4. Discussion

The recent outbreak of WB in Asia is a threat to global food security [45]. WB can easily spread through infected seed and airborne spores indicating high chances of introduction in India through the 4096 km international border between India and Bangladesh. The most sustainable and effective way to tackle this issue is through identification and development of wheat blast resistant cultivars. The 350 genotypes evaluated for their resistance to WB showed significant differences in all three locations, indicating an ample variation for resistance. The phenotypic correlation for WB indices among the 12 experiments varied from low to high, and generally high correlation values were observed among experiments with sufficient WB disease pressure. The good correlation between experiments in Bangladesh and Bolivia such as between Jash19a and Quir21b (r = 0.68, p ≤ 0.01) and between Jash19a and Oki20b (r = 0.63, p ≤ 0.01) indicates similar WB disease pressure in the two countries, just as earlier reported by Juliana et al. [29]. Both the highest and the lowest mean WB indexes were observed in the Jashore location of Bangladesh, indicating the role of environment in WB infection. Whenever there is rainy and warm weather conditions during the heading stage of a wheat crop, the occurrence and development of WB is enhanced and vice versa [46]. It is often recommended that a population used for genetic studies on disease resistance should have low variation in phenological traits like DH and PH, knowing their influence on disease infection in field conditions, as reported earlier for Fusarium head blight [47] and spot blotch [48]. However, this was not observed in the present study on WB resistance, owing to the low variation in the panel in the two traits, as earlier reported by He et al. [27] in different panels of CIMMYT and South Asian wheat genotypes.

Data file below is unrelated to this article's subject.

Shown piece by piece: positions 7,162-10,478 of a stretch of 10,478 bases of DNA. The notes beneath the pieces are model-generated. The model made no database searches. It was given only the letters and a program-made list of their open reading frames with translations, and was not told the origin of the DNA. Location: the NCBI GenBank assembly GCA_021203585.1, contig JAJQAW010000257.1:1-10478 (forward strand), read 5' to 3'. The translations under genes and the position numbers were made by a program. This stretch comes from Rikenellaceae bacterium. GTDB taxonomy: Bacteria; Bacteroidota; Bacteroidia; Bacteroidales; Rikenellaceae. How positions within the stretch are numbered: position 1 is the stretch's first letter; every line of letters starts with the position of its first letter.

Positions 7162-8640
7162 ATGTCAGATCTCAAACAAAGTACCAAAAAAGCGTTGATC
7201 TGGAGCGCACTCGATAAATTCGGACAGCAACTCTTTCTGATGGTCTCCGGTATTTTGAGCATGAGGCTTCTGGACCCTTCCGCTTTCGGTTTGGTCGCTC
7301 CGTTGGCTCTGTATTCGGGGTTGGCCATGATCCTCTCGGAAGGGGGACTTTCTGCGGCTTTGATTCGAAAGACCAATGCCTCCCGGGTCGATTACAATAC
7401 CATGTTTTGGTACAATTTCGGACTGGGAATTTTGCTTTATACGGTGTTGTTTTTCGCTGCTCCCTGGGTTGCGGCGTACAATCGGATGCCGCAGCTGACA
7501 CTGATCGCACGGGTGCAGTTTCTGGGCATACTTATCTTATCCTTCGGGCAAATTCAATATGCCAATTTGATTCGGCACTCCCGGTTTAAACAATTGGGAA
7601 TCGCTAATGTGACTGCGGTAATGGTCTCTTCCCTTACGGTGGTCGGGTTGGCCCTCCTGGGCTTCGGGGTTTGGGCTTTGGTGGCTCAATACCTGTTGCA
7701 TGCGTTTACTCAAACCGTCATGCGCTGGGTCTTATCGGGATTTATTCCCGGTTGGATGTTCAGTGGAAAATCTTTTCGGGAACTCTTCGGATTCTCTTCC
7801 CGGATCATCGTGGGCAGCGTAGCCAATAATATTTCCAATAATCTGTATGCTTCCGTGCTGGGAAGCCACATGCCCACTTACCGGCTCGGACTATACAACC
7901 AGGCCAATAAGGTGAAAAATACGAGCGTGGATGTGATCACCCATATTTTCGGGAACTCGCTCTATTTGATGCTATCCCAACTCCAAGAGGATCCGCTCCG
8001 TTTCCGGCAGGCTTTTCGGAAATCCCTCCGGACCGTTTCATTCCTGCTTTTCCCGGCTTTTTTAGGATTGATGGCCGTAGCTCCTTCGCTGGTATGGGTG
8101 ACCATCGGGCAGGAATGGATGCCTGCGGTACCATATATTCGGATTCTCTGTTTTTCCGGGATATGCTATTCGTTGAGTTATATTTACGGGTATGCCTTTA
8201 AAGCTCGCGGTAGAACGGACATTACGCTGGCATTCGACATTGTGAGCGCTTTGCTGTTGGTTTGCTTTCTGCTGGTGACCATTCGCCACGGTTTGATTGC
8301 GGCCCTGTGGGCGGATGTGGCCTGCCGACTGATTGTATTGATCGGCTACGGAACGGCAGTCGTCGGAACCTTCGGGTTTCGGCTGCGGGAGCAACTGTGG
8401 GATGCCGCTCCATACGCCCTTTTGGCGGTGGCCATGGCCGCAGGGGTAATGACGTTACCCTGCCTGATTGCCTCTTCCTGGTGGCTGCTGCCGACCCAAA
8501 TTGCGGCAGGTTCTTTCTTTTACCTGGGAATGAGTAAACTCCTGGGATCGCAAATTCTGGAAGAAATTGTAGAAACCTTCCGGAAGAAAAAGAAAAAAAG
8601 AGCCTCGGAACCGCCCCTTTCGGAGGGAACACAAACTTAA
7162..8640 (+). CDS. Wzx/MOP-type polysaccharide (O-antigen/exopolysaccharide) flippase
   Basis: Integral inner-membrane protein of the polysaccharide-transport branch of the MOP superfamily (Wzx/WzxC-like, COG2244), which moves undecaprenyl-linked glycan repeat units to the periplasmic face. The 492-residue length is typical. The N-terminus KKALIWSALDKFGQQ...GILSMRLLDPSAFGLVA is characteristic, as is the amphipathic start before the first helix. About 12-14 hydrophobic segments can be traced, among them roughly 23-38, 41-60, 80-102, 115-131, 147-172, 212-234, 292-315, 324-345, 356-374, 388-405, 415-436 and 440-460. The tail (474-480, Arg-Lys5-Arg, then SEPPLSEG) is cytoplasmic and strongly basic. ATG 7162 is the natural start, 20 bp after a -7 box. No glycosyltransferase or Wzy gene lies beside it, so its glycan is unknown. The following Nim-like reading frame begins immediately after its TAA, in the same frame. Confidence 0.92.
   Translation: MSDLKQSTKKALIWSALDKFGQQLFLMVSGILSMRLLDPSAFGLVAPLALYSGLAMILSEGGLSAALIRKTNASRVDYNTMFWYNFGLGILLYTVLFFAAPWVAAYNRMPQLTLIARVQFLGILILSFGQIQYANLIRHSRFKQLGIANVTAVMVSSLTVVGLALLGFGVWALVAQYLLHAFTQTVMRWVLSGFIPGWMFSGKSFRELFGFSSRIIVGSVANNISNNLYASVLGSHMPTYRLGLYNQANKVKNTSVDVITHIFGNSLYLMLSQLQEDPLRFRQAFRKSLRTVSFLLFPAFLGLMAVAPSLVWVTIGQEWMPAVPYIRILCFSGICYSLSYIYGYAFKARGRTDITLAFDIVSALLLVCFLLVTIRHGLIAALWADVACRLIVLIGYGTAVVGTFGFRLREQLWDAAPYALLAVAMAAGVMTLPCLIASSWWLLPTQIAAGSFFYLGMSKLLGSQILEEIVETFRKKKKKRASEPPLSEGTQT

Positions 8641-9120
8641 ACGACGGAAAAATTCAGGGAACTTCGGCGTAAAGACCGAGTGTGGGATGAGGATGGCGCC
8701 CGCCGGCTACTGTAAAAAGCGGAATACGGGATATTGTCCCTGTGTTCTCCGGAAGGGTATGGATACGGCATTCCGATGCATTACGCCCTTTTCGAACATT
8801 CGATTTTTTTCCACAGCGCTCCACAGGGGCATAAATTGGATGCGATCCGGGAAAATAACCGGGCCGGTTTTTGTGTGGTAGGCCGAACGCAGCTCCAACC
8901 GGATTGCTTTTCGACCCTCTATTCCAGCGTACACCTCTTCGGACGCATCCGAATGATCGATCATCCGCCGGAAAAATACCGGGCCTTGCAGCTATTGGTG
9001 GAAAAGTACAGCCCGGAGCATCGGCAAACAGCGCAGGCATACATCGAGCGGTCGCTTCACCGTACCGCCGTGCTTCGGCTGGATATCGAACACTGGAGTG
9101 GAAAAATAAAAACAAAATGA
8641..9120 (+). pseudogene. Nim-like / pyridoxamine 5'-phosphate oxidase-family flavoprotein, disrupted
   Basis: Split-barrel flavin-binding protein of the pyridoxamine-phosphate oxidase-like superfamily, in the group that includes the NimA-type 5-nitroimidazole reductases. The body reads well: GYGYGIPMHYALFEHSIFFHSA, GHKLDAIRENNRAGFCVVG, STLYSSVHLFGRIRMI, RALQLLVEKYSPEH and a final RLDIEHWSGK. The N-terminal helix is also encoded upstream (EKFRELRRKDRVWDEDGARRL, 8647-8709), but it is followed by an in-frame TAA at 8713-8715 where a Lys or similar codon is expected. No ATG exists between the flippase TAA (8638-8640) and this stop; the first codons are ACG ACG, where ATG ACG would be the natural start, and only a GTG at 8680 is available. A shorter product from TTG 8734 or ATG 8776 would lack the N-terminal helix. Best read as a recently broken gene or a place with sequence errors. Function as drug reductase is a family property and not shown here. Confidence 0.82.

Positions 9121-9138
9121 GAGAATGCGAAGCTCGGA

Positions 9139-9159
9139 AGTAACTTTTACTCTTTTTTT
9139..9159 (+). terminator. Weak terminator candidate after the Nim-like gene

Multi-environment GWAS analysis in the 298 bread wheat genotypes provided valuable insight into the genomic regions associated with WB resistance in Indian wheat genotypes. Many markers showing significant association with WB resistance in multiple environments were in the 2NS translocation, exhibiting strong phenotypic effects on WB resistance. These results align with previous reports documenting wheat lines with the 2NS chromosomal segment from Aegilops ventricose [7], and the large difference in WB indices between 2NS and non-2NS genotypes [26,29]. Among the 2NS carriers, the frequency of CIMMYT lines (76%) was much higher than that of Indian lines (24%), which agrees with the fact that the 2NS translocation has been widely utilized in the CIMMYT breeding program over past years [29]. The CIMMYT 2NS genotypes often have parents like MILAN, KAUZ and KACHU in their pedigree. MILAN is a well-known donor for WB resistance and has been widely used for the development of WB-resistant cultivars in South America [49]. Milan was the original source of 2NS translocation in the CIMMYT breeding program and was used in the development of Kachu (KAUZ//ALTAR 84/AOS/3/MILAN/KAUZ/4/VEE/KOEL), which was also widely used as a parent in the CIMMYT breeding program [29]. It is worth noting that the WB index of the 2NS genotypes varied from 0 to 46.23, indicating the background-dependence nature of 2NS translocation, which is in consistent with the reports of Cruz et al. [7]. In the case of 2NS linked STS markers used in this study, all four STS markers were significant at a p value of 2.64 × 10−5; however, we observed that the STS markers Ventriup-LN2 and cslVrgal3 were more efficient in diagnosing 2NS compared to WGGB156 and WGGB159 in the 298 bread wheat, as well as in 52 durum genotypes. A similar observation in Indian germplasm was earlier reported by He et al. [27]. It is remarkable that among the resistant genotypes identified in this study, several accessions like DBW 187, DBW 252, HD 3171 and HD 3293 were recently released in the north-eastern plain zone of India (NEPZ) [50,51,52], which can be recommended for cultivation in the state of West Bengal, which borders Bangladesh and has high risk of WB epidemics. In the case of durum wheat, HI 8819 was the only 2NS-carrying genotype that showed excellent WB resistance, which could be used as a 2NS donor in durum breeding programs in India.